Onions are arguably one of the most indispensable ingredients in the kitchen.
They come in many sizes, shapes and colors, each with their unique uses in cooking.
Being a culinary staple, people tend to buy them in bulk. Unfortunately, they often go soft or start sprouting before you get around to using them.
To avoid waste and save money, people often wonder about the best way to store onions.
This article tells you everything you need to know about how to store onions.
Regular, yellow onions are available throughout the year.
According to the National Onion Association (NOA), they are best stored in a cool, dry, dark and well-ventilated room, such as a pantry, cellar, basement or garage (1).
This is because they easily absorb moisture. If temperatures or humidity are too high, they may start to sprout or rot (2).
One study found that storing onions at 40–50°F (4–10°C) is ideal. At these temperatures, they best maintain their characteristics (
It’s also important to ensure proper ventilation to prevent molding and rotting. An open basket, bamboo steamer, mesh bag, netted bag or even pantyhose will do.
Avoid leaving onions in plastic bags, as this may make them spoil quickly due to poor ventilation.
Furthermore, darkness helps them last longer. The lack of sunlight reduces changes in temperature and humidity, two factors that can cause them to go bad faster.
It’s best to store regular onions in a cool, dry, dark and well-ventilated room. Places that may provide these conditions include a cellar, pantry, basement or garage.
Store-bought onions have papery skin, as they have been cured soon after harvesting.
Curing helps remove excess moisture, allowing them to last longer.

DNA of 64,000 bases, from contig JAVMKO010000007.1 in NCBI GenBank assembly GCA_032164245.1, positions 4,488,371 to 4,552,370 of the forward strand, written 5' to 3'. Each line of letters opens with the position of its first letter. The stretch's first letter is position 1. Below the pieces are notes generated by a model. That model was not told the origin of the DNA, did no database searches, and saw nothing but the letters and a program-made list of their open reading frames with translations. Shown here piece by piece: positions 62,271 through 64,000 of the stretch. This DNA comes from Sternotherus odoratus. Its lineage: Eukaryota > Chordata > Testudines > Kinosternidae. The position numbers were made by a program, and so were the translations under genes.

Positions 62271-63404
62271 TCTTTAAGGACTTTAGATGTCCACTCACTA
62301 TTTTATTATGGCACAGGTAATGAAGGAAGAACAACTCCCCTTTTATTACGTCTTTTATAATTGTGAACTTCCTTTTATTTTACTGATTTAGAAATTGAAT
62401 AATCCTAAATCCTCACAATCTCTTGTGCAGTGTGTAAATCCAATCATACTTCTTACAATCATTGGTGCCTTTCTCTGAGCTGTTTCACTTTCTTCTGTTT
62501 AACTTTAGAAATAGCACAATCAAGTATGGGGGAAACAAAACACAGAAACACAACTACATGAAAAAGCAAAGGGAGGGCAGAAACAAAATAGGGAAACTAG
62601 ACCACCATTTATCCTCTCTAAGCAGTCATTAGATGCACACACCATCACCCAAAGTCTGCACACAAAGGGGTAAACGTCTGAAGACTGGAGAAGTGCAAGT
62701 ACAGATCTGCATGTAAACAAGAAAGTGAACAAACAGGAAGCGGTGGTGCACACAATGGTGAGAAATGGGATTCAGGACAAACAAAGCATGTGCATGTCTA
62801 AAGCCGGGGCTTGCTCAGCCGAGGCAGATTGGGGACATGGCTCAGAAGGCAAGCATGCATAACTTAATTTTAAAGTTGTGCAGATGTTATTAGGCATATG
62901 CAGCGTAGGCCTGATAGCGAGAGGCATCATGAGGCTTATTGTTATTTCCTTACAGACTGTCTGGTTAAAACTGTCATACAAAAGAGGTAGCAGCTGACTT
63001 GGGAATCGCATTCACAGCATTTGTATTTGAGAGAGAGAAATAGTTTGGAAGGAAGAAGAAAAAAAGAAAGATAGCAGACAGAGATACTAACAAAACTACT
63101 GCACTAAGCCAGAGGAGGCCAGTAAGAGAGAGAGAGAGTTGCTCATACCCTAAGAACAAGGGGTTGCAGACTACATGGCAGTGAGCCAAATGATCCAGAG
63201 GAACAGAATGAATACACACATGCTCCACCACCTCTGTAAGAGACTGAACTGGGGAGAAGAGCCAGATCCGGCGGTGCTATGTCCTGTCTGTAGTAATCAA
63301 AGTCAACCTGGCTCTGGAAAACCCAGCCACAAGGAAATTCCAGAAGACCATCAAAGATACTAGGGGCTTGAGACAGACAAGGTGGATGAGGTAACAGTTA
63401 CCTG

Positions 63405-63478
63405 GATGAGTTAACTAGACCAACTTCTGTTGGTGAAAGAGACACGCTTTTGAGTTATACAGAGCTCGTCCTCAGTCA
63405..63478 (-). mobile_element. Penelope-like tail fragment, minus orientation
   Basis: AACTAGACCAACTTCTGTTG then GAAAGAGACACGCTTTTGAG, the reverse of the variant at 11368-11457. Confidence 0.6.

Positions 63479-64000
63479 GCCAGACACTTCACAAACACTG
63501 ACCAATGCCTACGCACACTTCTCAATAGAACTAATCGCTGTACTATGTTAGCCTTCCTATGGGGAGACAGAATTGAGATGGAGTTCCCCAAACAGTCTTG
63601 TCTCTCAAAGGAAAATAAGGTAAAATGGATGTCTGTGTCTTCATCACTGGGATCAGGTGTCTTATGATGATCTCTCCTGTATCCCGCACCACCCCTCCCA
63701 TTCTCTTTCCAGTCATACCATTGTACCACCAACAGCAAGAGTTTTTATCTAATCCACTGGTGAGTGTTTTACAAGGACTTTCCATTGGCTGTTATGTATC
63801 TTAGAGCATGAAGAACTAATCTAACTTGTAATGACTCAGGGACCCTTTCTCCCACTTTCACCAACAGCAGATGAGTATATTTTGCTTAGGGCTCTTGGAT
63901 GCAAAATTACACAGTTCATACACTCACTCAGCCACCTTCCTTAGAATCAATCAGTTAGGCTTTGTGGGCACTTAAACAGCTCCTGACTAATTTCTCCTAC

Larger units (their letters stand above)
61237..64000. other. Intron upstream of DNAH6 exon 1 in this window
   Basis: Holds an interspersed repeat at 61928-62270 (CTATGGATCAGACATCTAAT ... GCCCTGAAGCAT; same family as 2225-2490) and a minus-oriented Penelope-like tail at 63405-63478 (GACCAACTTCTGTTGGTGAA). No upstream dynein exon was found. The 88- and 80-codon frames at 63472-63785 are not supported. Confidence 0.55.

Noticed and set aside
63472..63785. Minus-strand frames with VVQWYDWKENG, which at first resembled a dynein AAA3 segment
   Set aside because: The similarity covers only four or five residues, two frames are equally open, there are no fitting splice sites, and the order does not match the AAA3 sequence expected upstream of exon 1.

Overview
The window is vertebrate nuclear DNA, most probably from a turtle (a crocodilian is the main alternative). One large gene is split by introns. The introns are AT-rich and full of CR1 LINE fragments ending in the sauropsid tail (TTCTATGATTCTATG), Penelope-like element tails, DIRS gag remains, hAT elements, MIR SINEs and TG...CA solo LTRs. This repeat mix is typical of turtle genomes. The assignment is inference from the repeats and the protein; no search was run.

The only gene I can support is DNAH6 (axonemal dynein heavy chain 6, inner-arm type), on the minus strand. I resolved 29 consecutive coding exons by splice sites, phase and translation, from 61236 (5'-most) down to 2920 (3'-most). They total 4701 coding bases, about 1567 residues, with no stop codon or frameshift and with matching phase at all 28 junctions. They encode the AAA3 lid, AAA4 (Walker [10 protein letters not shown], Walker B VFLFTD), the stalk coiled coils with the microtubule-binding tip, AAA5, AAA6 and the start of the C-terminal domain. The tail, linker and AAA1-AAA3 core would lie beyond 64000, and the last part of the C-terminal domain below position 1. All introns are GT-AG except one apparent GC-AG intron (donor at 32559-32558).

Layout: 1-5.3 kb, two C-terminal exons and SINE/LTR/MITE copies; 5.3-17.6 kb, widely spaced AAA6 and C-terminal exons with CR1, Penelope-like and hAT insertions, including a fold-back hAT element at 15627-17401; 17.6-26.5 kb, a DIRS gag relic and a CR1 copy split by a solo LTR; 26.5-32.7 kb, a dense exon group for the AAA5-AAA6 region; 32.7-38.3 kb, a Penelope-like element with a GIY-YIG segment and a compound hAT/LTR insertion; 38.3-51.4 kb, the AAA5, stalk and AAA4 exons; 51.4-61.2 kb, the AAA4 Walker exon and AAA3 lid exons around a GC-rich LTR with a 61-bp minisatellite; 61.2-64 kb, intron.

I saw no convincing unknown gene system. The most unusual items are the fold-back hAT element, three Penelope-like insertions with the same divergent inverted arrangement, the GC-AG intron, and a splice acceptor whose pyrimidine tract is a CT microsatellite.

That’s why onions are best stored in a cool but dry, dark and well-ventilated place. These conditions ensure that they don’t absorb too much moisture or experience heat or humidity.
Storing whole onions in the fridge exposes them to cold, humid conditions. Since they absorb moisture very easily, they may become mushy and spoil faster.
However, this does not apply to peeled, sliced or diced onions. Peeled onions can be stored in the fridge for up to two weeks, while diced or sliced onions will only last for 7–10 days (4).
Avoid storing whole, unpeeled onions in the fridge, as they easily absorb moisture. Doing so may cause them to become mushy and spoil faster.
Shallots are closely related to onions but have a milder and sweeter taste.
Like regular onions, shallots should be stored in a cool, dry, dark and well-ventilated place. This includes rooms such as the pantry, basement, cellar or garage.
Store shallots in a mesh bag, bamboo steamer, open basket or pantyhose to ensure they stay well ventilated. Shallots stored this way should last for up to 30 days.
Alternatively, shallots can be stored in the freezer for up to six months.
To freeze shallots, first peel off the skin and separate the cloves. Then place the peeled shallots in a resealable bag or airtight container and store them in the freezer.
Shallots are closely related to onions and can be stored in a similar way, namely in a cool, dry, dark and well-ventilated place such as the pantry, cellar, basement or garage.
To ensure that your onions last as long as possible, proper storage is essential.
Here are the best ways to store them at different processing stages.
Once an onion is peeled, it should be stored in the fridge to avoid bacterial contamination.
Place it in an airtight container and ensure your fridge is set to 40°F (4°C) or below.
According to the USDA, peeled onions can last 10–14 days in the refrigerator (4).
Sliced, Cut or Diced
Sliced, cut or diced onions can be stored in the fridge for up to 10 days (4).
Simply wrap them tightly in plastic wrap or keep them in a resealable bag.
Alternatively, you can purchase pre-sliced onions at many supermarkets. Make sure to keep them refrigerated and use them before their expiration date.
For long-term use, sliced, cut or diced onions can be stored in the freezer for three to six months. They are best used in cooked dishes such as soups, stews and casseroles.
Cooked onions can be stored in the fridge for three to five days.